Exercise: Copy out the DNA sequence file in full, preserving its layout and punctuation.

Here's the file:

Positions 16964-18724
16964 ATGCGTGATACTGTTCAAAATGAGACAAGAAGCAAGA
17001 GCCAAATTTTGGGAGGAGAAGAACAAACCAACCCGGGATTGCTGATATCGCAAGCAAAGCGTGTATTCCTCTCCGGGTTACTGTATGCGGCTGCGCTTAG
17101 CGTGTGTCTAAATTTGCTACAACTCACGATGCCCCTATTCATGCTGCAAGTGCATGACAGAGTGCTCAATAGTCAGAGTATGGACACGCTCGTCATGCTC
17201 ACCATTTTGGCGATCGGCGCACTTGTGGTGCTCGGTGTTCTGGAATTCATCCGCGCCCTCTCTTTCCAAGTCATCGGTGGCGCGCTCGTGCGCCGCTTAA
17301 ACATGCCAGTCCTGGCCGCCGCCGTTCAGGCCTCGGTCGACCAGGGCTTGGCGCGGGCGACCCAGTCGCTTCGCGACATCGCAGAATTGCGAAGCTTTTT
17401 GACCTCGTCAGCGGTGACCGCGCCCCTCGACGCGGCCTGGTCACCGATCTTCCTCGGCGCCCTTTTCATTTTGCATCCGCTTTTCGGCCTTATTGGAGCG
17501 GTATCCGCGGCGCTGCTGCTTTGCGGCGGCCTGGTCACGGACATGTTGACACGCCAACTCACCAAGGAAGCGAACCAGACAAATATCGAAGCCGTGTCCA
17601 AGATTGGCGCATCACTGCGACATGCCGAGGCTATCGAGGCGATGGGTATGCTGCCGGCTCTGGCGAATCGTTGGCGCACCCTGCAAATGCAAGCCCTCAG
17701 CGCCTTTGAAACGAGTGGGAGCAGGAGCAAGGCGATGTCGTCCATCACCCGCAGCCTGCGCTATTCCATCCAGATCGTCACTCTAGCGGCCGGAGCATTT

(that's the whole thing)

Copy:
Positions 16964-18724
16964 ATGCGTGATACTGTTCAAAATGAGACAAGAAGCAAGA
17001 GCCAAATTTTGGGAGGAGAAGAACAAACCAACCCGGGATTGCTGATATCGCAAGCAAAGCGTGTATTCCTCTCCGGGTTACTGTATGCGGCTGCGCTTAG
17101 CGTGTGTCTAAATTTGCTACAACTCACGATGCCCCTATTCATGCTGCAAGTGCATGACAGAGTGCTCAATAGTCAGAGTATGGACACGCTCGTCATGCTC
17201 ACCATTTTGGCGATCGGCGCACTTGTGGTGCTCGGTGTTCTGGAATTCATCCGCGCCCTCTCTTTCCAAGTCATCGGTGGCGCGCTCGTGCGCCGCTTAA
17301 ACATGCCAGTCCTGGCCGCCGCCGTTCAGGCCTCGGTCGACCAGGGCTTGGCGCGGGCGACCCAGTCGCTTCGCGACATCGCAGAATTGCGAAGCTTTTT
17401 GACCTCGTCAGCGGTGACCGCGCCCCTCGACGCGGCCTGGTCACCGATCTTCCTCGGCGCCCTTTTCATTTTGCATCCGCTTTTCGGCCTTATTGGAGCG
17501 GTATCCGCGGCGCTGCTGCTTTGCGGCGGCCTGGTCACGGACATGTTGACACGCCAACTCACCAAGGAAGCGAACCAGACAAATATCGAAGCCGTGTCCA
17601 AGATTGGCGCATCACTGCGACATGCCGAGGCTATCGAGGCGATGGGTATGCTGCCGGCTCTGGCGAATCGTTGGCGCACCCTGCAAATGCAAGCCCTCAG
17701 CGCCTTTGAAACGAGTGGGAGCAGGAGCAAGGCGATGTCGTCCATCACCCGCAGCCTGCGCTATTCCATCCAGATCGTCACTCTAGCGGCCGGAGCATTT